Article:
forkliftForklifts, also known as powered industrial trucks or lift trucks, are useful pieces of equipment that literally save workers many hours of backbreaking manual labor.

However, forklifts are dangerous vehicles involved in thousands of workplace accidents each year.

Data from a 2015 study by the Occupational Health and Safety Administration (OSHA) indicates that approximately 62,000 forklift incidents happen each year, with nearly half of those resulting in serious injury. Roughly 100 deaths occur annually as a result, often due to someone being crushed by the machine or caught between the machine and a surface.

What Are the Major Causes of Forklift Accidents?

Forklifts are utilized in a variety of industries, including:

  • Manufacturing
  • Shipping and transportation
  • Wholesale and retail
  • Construction
  • Mining

Under OSHA regulations, forklift operators must be at least 18 and properly trained and certified to drive a forklift. Not all employers comply with these rules or take the danger of forklift accidents seriously enough. Yet OSHA indicates that proper training and jobsite policies could prevent 70 percent of forklift accidents.

Common reasons that forklift accidents occur include:

  • Inadequate training. Even if the operator had the proper certification, he could cause a forklift accident if he's not provided with proper training on the specific machines in his workplace, such as electric or propane forklifts, stand-up riding tow tractors, or electric transtackers. OSHA also requires operators to be re-trained every three years.
  • Faulty equipment. In some cases, the worker isn't the cause of a forklift accident. The forklift could malfunction due to defective parts or lack of maintenance or repair.
  • Loading. A forklift is more likely to tip over if improperly loaded. Underinflated tires may also affect the balance of the machine. OSHA statistics report 42 percent of forklift accidents are caused by someone being crushed when the machine tips over.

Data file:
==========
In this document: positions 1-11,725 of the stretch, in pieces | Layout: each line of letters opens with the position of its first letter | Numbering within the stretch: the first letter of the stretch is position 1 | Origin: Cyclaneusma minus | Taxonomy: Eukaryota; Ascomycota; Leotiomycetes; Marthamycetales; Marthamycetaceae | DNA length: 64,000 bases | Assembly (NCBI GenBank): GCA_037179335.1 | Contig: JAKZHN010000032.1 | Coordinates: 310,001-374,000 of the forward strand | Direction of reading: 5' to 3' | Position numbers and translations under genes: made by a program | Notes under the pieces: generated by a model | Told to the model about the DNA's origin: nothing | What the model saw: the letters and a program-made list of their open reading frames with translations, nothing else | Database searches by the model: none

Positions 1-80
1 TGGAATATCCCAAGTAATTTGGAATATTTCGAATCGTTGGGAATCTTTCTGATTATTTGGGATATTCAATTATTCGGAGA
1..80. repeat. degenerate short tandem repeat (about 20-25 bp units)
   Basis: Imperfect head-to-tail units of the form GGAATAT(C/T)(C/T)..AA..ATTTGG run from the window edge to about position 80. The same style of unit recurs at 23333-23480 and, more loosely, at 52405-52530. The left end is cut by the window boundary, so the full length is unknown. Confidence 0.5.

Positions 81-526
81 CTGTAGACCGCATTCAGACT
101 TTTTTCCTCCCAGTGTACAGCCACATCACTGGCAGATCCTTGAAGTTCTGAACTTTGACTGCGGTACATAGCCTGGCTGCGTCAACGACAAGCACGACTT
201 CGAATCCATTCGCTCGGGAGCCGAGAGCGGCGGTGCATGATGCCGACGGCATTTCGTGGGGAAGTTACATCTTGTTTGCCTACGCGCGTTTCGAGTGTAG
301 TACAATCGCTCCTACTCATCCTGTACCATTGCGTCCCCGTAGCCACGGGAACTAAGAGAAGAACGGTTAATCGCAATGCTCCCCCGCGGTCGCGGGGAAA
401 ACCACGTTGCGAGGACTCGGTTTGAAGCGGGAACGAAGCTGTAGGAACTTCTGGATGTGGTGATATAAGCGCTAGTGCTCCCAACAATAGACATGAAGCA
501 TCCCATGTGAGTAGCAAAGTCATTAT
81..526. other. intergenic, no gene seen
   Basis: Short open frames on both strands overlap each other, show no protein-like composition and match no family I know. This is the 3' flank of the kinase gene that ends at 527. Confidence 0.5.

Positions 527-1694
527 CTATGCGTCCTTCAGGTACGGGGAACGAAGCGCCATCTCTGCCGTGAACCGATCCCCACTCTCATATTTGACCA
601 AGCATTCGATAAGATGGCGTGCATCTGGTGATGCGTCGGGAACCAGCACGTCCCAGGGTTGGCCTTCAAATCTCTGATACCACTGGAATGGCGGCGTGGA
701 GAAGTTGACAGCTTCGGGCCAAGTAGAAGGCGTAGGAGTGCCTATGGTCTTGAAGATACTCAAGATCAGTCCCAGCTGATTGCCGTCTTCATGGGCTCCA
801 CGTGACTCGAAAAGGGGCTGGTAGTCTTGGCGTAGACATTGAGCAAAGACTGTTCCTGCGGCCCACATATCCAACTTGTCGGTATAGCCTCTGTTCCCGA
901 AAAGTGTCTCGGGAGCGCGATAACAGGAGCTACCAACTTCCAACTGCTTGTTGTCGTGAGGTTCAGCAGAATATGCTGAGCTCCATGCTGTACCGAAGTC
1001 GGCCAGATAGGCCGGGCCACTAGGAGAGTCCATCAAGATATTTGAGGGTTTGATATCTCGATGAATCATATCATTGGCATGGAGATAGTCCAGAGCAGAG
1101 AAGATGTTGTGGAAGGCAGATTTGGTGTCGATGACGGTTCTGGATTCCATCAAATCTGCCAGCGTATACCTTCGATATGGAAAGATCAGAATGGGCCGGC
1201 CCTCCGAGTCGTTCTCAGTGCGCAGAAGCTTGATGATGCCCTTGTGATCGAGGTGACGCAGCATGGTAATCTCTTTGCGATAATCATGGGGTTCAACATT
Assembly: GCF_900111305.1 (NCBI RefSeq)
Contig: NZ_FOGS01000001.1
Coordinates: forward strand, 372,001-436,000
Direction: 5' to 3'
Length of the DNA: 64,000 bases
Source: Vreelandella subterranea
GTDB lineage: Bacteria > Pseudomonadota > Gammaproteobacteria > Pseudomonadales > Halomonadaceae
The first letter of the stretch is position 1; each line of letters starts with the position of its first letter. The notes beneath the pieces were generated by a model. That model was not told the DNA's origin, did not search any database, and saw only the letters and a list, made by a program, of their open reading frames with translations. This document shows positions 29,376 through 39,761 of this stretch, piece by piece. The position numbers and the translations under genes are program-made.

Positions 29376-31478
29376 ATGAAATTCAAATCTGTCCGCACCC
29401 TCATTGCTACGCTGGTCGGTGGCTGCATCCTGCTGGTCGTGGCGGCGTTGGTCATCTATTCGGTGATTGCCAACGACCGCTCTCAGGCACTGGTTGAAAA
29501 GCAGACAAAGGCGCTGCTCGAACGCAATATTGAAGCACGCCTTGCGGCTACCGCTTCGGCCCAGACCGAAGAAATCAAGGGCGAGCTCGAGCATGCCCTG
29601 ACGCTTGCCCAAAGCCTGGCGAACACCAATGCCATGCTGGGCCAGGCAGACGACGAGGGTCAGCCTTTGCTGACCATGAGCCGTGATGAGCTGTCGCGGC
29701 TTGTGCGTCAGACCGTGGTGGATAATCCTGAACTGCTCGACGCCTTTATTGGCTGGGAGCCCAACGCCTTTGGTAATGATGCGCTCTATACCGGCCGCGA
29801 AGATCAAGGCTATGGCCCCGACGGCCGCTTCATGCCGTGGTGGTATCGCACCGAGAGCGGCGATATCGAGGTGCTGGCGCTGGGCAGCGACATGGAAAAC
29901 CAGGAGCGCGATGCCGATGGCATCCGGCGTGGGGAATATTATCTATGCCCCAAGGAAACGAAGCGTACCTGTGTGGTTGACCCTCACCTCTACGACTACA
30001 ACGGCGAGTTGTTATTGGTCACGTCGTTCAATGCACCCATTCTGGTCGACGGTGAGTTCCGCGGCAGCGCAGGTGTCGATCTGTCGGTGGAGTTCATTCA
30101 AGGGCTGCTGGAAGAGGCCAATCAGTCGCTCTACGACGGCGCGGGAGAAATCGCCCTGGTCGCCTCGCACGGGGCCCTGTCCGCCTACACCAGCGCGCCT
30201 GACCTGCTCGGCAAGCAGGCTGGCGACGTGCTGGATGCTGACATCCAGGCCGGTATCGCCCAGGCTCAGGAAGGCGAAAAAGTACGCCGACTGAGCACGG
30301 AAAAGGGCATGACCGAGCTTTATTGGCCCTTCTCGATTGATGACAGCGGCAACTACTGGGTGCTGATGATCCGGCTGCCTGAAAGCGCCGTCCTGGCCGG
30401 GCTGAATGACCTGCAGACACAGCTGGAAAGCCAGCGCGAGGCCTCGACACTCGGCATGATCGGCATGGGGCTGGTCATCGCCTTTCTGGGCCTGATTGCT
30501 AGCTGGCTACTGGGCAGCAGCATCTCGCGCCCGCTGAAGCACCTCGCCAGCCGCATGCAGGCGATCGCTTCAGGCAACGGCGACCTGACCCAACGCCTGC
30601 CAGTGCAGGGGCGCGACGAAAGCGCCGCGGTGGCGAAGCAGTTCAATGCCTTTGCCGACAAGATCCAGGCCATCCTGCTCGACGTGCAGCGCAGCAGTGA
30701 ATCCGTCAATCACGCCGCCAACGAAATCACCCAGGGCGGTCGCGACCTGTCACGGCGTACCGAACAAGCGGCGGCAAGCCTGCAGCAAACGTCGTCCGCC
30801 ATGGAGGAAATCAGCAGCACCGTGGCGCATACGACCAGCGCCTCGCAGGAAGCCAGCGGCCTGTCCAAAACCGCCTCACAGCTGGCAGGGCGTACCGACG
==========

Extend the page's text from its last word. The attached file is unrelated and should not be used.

• Dock falls. These accidents happen when the operator accidentally drives off a dock or the truck being loaded or unloaded pulls away from a dock too early, causing the forklift to fall off the loading platform.
  • Obstacles. Dangerous accidents can occur when tools, materials, and debris are allowed to clutter the path of the forklift's operating area.  
  • Impaired operation. Some forklift drivers can cause a tragic accident if they're intoxicated due to drug or alcohol consumption. This causes the same impairments as driving a vehicle on the road, such as reduced reaction time, vision, and judgment.
  • Overhead hazards. Operators are responsible for confirming their surrounding are free from obstacles such as sprinkler systems, low-hanging lighting, utilities, and doorways. There must be at least 10 ft. of clearance underneath energized power lines.
  • Lack of immobilization. When the truck trailer wheels are not chocked—or prevented from moving forward—before loading and unloading, the trailer can pull away from the dock. Both the truck driver and forklift operator are responsible for checking this.
  • Forklift collisions. In congested work areas, two forklifts can collide or a single machine can collide with a motor vehicle when right of way and other traffic rules aren't followed.
  • Nearby workers. Many victims of a forklift accident are nearby workers who the driver doesn't see until it is too late, or failed to warn by sounding the horn at key intersections.
  • Lack of safety measures. When employers fail to maintain forklifts with proper seat belts, lights, overhead guards, and grab handles, forklift operation is more dangerous.  

Who Could Be Liable in a Forklift Accident?

An individual injured in a forklift accident may be entitled to workers’ compensation benefits to pay medical bills, a portion of lost wages, and permanent disability payments. Workers’ comp is a no-fault system, which means the employee could receive these benefits even if he's found responsible for his own injuries. Depending on the cause of his accident, he may be entitled to pursue additional claims for compensation against these parties:

  • Parts manufacturer, if a defective part caused his injuries
  • Maintenance facility, if the employer contracted out the inspection and maintenance duties for the forklift and lack of maintenance or repair caused the accident
  • Truck drivers and trucking companies, if the driver failed to be certain that semi wheels were chocked, causing it to move away from a dock
  • Third-parties, if the forklift operator worked for a sub-contractor, supplier, or other third-party onsite

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James Roswold
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James Roswold is a Kansas & Missouri personal injury, workers comp, and medical malpractice attorney.